Home Health Female Viagra: Flibanserin Approval Backed by Federal Advisory Panel

Female Viagra: Flibanserin Approval Backed by Federal Advisory Panel

0

A federal advisory panel has urged the Food and Drug Administration (FDA) to approve Sprout Pharmaceuticals’ flibanserin, nicknamed the “female Viagra”.

The experts backed flibanserin, but said it must carry warnings about strong possible side effects including fainting and tiredness.

By a vote of 18-6, the advisory committee to the FDA favored approval of the drug for women whose lack of s**ual desire was not attributable to other causes such as disease or relationship troubles, providing that certain steps were taken to limit the risks of the drug. Doctors might be required, for instance, to inform patients of potential side effects — like low blood pressure, fainting, nausea and dizziness — and physicians might have to become certified to prescribe the drug.

The final decision now moves to the FDA.

Now the drug could be approved by August 18, the FDA’s deadline for making a decision.Flibanserin female Viagra

The FDA has rejected the drug twice since 2010 but it usually follows the advice of its experts.

The agency has previously approved Viagra for men in 1999.

The move was immediately hailed by some women’s organizations. Their controversial campaign by to win federal approval was waged under the banner Even the Score, which accused the FDA of gender bias because it had approved Viagra and other drugs to help men while leaving women without options. The participants in the campaign had been brought together by a consultant to Sprout Pharmaceuticals, the developer of flibanserin.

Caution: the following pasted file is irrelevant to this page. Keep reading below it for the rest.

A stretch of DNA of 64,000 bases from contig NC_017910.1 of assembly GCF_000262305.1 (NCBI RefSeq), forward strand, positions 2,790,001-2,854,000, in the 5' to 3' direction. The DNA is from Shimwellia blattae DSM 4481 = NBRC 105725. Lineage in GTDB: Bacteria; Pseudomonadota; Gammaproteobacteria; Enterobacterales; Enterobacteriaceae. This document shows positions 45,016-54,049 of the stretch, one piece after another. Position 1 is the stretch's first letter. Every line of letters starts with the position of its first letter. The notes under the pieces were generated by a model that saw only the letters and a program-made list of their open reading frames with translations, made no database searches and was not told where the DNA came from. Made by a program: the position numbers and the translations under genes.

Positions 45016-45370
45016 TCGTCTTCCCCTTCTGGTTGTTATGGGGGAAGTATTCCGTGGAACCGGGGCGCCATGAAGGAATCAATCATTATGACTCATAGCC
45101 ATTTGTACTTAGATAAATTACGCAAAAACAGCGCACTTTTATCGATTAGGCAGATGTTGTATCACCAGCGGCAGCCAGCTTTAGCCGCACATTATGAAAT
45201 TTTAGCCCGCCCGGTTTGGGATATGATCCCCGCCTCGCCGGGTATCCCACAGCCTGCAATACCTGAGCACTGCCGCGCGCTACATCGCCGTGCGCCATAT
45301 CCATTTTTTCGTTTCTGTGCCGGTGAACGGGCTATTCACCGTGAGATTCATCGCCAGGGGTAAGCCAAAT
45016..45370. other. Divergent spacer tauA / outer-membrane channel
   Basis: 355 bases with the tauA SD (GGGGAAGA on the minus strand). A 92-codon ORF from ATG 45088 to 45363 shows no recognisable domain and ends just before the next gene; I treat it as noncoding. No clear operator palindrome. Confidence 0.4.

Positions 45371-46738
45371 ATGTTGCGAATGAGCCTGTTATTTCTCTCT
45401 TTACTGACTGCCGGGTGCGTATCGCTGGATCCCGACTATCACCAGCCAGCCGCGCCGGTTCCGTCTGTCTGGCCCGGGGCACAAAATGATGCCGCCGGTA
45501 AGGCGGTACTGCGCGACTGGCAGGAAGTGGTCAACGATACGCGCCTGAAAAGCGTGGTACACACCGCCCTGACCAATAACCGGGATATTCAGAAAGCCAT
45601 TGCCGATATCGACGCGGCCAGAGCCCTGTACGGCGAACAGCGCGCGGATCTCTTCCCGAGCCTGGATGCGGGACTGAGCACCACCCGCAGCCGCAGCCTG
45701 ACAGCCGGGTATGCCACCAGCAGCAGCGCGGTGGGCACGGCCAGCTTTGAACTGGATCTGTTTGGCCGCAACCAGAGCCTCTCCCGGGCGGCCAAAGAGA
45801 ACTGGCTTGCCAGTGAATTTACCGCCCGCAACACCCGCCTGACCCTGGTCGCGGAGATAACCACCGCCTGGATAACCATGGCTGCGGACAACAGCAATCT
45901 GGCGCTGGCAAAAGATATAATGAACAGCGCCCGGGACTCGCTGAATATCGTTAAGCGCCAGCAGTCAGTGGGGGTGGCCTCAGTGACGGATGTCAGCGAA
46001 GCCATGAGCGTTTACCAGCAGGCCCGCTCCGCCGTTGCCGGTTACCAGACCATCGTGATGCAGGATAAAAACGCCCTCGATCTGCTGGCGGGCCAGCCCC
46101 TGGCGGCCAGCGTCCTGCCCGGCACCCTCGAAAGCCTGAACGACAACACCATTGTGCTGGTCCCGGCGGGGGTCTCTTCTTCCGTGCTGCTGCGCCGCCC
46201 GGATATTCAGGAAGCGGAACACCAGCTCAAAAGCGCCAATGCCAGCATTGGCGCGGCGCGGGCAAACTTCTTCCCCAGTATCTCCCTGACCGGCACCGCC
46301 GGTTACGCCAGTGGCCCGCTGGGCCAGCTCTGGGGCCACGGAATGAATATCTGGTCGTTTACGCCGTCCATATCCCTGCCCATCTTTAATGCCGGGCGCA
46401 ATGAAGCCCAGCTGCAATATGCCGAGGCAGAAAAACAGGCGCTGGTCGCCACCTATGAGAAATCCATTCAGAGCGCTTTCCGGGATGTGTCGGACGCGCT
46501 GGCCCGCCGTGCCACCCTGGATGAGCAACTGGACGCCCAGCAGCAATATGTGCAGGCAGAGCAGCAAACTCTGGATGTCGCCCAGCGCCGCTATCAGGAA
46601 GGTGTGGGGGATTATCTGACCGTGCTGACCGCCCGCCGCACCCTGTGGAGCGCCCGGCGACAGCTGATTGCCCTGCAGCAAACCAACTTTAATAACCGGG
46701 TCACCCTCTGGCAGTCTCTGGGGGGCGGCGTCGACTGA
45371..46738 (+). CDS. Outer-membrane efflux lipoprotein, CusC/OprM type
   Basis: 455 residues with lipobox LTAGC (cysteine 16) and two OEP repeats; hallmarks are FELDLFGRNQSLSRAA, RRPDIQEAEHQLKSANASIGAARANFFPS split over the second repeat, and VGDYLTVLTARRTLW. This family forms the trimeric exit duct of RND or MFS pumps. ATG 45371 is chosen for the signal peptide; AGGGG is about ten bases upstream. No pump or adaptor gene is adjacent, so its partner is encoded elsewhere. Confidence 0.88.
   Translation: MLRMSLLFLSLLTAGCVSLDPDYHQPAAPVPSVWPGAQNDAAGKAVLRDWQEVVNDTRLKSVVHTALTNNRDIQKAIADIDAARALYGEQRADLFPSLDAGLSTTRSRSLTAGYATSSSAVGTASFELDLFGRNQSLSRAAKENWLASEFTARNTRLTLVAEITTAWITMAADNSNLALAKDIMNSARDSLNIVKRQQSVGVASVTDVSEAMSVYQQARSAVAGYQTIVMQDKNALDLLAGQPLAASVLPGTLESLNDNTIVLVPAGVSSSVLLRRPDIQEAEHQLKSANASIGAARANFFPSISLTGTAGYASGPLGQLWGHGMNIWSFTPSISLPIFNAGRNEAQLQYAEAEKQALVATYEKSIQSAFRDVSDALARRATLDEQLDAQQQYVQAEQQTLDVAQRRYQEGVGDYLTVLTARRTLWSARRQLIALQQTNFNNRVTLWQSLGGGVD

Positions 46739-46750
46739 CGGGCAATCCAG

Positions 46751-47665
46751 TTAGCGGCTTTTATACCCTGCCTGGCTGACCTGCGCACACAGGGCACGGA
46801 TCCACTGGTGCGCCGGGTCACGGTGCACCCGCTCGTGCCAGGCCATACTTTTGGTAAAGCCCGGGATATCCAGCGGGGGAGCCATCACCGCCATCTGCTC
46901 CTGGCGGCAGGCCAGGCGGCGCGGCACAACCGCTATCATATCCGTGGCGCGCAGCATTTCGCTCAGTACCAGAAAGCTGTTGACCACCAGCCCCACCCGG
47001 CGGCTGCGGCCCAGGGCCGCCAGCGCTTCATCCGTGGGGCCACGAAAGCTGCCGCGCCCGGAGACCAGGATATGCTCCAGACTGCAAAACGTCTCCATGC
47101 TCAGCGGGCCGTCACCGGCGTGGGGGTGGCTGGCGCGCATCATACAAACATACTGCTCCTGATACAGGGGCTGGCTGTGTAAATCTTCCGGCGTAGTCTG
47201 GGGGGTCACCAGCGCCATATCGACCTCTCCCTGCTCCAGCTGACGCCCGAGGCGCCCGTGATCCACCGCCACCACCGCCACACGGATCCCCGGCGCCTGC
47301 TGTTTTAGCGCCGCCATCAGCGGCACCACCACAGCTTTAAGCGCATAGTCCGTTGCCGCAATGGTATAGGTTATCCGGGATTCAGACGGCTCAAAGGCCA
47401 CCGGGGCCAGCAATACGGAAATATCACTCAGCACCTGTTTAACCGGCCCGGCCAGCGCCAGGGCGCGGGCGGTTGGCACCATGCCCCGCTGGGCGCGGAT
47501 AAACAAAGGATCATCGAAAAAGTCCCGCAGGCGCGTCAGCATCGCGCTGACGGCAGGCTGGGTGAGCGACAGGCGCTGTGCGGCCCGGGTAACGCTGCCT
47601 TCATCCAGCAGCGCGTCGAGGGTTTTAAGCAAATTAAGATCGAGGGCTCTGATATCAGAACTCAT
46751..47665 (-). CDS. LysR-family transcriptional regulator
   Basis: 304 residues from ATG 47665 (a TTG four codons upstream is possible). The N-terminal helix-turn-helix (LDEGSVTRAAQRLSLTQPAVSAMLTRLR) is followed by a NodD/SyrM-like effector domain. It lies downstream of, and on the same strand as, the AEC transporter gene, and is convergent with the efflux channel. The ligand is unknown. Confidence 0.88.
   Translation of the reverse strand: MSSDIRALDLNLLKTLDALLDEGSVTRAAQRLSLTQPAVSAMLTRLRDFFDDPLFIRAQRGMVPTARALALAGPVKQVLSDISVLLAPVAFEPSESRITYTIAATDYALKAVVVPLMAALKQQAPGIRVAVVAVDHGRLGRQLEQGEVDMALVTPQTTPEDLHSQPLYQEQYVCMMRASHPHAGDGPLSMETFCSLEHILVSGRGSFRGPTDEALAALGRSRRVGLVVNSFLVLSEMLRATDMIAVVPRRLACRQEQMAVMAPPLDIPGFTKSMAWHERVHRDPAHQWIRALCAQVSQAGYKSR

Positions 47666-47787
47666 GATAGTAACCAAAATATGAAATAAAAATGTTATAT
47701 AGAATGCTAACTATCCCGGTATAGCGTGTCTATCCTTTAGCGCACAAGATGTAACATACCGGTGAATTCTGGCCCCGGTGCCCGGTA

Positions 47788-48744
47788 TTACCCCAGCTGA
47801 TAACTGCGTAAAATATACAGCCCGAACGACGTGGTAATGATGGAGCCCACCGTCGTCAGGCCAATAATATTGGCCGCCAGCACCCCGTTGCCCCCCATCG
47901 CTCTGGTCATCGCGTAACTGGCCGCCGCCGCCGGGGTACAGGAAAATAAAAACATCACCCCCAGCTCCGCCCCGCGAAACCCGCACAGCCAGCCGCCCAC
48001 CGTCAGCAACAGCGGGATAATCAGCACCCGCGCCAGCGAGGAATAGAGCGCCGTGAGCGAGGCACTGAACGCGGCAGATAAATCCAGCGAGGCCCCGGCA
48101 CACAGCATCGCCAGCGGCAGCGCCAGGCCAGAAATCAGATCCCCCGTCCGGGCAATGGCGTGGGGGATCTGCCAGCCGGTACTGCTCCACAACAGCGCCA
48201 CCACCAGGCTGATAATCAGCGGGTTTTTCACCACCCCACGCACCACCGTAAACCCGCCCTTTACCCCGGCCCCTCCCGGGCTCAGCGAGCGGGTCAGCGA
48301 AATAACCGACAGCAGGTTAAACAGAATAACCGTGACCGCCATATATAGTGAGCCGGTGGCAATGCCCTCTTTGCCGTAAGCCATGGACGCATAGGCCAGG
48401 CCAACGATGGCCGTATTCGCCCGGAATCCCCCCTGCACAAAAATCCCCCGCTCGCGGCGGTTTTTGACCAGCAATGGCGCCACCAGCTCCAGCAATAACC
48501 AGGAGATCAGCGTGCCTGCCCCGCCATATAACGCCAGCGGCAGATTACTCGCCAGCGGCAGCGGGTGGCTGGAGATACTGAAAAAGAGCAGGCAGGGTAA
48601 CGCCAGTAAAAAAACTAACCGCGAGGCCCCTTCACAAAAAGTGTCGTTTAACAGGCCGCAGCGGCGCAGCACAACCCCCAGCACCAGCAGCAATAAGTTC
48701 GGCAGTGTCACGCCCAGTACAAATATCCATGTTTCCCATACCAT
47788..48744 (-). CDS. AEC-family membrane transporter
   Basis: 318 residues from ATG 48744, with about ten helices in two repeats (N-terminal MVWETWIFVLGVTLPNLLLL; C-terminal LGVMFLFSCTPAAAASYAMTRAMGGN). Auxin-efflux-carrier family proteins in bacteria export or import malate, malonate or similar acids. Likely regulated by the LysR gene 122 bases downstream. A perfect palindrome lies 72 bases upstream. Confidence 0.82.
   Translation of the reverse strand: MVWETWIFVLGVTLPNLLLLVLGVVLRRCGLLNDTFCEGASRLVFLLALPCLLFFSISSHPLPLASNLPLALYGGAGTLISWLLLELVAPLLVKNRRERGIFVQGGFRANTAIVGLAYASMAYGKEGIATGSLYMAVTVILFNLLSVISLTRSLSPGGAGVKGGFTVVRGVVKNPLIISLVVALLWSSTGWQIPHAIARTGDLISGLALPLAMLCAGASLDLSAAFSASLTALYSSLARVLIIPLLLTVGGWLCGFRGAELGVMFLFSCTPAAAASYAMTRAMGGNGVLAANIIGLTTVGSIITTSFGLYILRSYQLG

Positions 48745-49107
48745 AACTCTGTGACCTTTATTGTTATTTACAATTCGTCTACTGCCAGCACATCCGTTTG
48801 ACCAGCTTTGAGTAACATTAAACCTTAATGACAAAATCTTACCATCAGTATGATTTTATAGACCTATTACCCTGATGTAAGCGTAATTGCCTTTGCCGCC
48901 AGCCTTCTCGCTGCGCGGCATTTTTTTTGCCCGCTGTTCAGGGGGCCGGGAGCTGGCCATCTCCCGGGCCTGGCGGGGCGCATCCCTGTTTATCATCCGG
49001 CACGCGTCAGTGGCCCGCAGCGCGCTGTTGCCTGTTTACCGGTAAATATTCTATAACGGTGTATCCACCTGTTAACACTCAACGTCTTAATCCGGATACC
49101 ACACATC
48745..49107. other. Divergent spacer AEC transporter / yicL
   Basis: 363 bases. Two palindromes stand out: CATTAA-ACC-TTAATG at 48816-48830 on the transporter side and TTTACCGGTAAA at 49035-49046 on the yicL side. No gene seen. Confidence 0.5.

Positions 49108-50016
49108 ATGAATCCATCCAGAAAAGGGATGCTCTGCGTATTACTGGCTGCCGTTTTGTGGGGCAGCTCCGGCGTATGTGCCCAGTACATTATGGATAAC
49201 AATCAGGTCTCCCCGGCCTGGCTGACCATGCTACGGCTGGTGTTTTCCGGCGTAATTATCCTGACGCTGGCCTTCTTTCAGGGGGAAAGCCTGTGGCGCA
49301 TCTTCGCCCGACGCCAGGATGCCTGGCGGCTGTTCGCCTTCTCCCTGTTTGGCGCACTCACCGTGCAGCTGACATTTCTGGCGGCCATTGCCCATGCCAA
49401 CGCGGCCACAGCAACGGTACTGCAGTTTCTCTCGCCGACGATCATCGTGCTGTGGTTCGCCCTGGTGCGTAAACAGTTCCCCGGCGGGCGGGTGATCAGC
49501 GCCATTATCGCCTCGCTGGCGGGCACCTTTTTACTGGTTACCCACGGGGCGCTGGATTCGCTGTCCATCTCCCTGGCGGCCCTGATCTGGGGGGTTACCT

According to experts, the drug has “modest results”, however, Dr. Julia Heiman of the Kinsey Institute at Indiana University said: “But on the other hand, even modest results can make a lot of difference when you’re at a certain point in the clinical problem.”

One patient who received the drug explained its appeal.

“For us, flibanserin is a relationship-saving and life-changing drug,” said Amanda Parrish.

Some criticized the campaign as providing cover for a drug with marginal effects.

“To approve this drug will set the worst kind of precedent – that companies that spend enough money can force the FDA to approve useless or dangerous drugs,” said, Dr. Adriane Fugh-Berman of Georgetown University, the New York Times reported.


If approved, flibanserin will be aimed at pre-menopausal women.